DOHA, Qatar, Nov. 13, 2012 /CNW/ - Madhav Chavan, an innovator of low-cost mass literacy and numeracy, has
been awarded the world's major prize for education.
"Just like you need air, just like you need water, just like you need
food, you need education." Dr. Madhav Chavan
This year's WISE Prize for Education has been awarded to Dr. Madhav
Chavan, a former chemistry lecturer who devised a simple formula to
bring education and literacy to millions at minimum cost.
The Laureate of the 2012 WISE Prize for Education was announced at the
opening plenary session of the fourth World Innovation Summit for
Education (WISE) in Doha, Qatar, before more than 1,200 innovators from
over 100 countries, including figures from the worlds of social
enterprise, business, government, media and education.
After completing a Ph.D. in the USA, Chavan returned to India in 1986 to
teach Chemistry at the University of Mumbai. He was struck by the
plight of the city's poor, and he applied his scientific training to
create a solution of beautiful simplicity.
Chavan saw that education was the main barrier to India's development
and that action was required that would bring rapid results. Leveraging
the power of collaboration from the outset, he joined forces with
UNICEF and the city government to ensure "every child in school and
Using his passion for social justice as a catalyst, he launched a
mission to create large-scale impact at low cost. The reaction produced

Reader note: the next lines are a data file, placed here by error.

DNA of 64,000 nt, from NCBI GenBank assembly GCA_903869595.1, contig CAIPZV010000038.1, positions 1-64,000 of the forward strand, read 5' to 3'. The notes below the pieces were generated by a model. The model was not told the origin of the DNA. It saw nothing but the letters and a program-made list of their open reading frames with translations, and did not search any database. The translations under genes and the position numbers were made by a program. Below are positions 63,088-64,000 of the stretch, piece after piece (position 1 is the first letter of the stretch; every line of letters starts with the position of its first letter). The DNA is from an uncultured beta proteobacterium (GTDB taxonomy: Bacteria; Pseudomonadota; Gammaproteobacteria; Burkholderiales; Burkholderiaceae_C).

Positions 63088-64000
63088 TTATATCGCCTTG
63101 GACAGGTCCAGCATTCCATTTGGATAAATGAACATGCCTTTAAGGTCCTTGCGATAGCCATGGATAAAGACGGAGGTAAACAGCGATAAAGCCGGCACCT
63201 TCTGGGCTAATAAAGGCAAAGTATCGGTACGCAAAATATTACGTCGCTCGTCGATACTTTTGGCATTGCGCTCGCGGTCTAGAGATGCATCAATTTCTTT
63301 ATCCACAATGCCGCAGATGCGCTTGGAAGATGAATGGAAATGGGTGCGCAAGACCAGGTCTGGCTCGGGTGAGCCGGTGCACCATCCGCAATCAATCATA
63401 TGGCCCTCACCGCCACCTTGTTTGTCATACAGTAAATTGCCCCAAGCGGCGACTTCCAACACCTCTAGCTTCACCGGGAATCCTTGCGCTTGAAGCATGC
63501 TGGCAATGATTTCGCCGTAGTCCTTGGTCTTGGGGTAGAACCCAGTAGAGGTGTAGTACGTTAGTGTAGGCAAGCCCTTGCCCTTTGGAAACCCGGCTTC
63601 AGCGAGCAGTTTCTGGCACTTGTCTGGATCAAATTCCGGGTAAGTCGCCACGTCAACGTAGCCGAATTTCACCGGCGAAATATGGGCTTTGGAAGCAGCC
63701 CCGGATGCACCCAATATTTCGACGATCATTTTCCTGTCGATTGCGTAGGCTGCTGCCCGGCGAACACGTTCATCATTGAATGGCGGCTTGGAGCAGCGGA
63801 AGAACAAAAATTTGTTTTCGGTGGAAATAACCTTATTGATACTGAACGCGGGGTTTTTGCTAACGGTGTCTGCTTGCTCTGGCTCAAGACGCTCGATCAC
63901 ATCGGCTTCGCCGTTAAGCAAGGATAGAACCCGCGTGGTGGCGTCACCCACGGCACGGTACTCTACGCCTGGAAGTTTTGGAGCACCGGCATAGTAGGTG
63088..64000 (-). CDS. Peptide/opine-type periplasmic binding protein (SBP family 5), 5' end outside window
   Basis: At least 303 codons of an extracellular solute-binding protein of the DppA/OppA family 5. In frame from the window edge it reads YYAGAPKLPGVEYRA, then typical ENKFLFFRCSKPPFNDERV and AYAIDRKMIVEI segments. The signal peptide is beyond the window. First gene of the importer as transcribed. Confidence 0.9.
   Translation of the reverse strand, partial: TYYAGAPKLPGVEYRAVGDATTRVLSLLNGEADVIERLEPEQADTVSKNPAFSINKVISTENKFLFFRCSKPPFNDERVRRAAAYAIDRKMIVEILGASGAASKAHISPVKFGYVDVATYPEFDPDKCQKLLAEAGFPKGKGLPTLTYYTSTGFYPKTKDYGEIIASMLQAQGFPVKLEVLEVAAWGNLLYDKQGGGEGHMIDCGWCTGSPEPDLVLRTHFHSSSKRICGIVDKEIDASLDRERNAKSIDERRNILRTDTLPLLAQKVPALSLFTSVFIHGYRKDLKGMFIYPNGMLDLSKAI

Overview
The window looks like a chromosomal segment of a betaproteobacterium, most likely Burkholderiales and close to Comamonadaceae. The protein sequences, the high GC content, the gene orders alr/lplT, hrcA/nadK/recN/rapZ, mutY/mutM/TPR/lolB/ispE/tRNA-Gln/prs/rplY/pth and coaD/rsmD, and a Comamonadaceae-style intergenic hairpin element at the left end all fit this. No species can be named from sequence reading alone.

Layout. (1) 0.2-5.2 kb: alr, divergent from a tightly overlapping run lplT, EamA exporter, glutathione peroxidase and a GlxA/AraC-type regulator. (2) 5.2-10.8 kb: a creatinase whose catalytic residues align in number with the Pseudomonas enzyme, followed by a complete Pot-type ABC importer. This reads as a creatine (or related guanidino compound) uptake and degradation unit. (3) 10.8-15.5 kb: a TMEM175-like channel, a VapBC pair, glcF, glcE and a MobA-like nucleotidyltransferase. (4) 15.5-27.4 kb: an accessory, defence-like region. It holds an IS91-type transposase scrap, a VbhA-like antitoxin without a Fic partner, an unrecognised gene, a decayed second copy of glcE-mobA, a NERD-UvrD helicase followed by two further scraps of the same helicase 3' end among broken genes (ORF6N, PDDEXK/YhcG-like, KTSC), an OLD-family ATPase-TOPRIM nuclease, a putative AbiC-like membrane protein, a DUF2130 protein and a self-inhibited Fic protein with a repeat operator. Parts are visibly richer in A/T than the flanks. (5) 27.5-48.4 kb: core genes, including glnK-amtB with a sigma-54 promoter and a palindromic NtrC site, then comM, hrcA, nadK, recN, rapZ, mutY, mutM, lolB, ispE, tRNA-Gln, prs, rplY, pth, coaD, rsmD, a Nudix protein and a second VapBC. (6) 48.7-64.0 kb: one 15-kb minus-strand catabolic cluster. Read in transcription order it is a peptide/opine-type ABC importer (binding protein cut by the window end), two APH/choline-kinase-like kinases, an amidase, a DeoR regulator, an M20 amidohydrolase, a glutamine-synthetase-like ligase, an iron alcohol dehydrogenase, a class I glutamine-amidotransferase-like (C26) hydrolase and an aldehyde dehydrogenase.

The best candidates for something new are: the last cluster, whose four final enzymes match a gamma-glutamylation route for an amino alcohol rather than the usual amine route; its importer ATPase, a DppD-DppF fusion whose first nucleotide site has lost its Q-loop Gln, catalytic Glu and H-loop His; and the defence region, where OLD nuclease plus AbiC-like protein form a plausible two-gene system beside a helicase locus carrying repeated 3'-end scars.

by combining the primary elements of government infrastructure,
corporate resources and citizen volunteerism had striking results in
bringing literacy to Mumbai's slum children. Futhermore, the formula
easily passed the scientific tests of scalability and replicability and
spread rapidly across the country.
Today the mission has expanded to 17 of India's 28 states and Pratham,
the NGO of which Chavan is co-founder and CEO, is the largest
non-governmental provider of basic literacy and numeracy for
underprivileged children in India. Its programs now address pre-school
education, learning support to both in-school and out-of-school
children, computer literacy, vocational training and special programs
for vulnerable and working children.
Independent studies have shown that children who have attended Pratham's
programs are much more likely to learn effectively in primary school
than other children in their age group, and that they perform more
highly than their classmates.
Chavan's scientific method includes monitoring and evaluation. Thanks to
a nationwide voluntary effort, Pratham's Annual Status of Education
Report (ASER) measures quantitative and qualitative parameters
including enrolment, facilities and learning outcomes. The model has
now been replicated in a number of countries in Asia and Africa.
The WISE Prize for Education was established in 2010 as the world's
premier recognition of an outstanding, world-class contribution to
education by an individual or team. The Laureate receives an award of
$500,000 (US) and a specially minted gold medal.
SOURCE: World Innovation Summit for Education (WISE)
For further information:
Media Contact: Adeline Deliau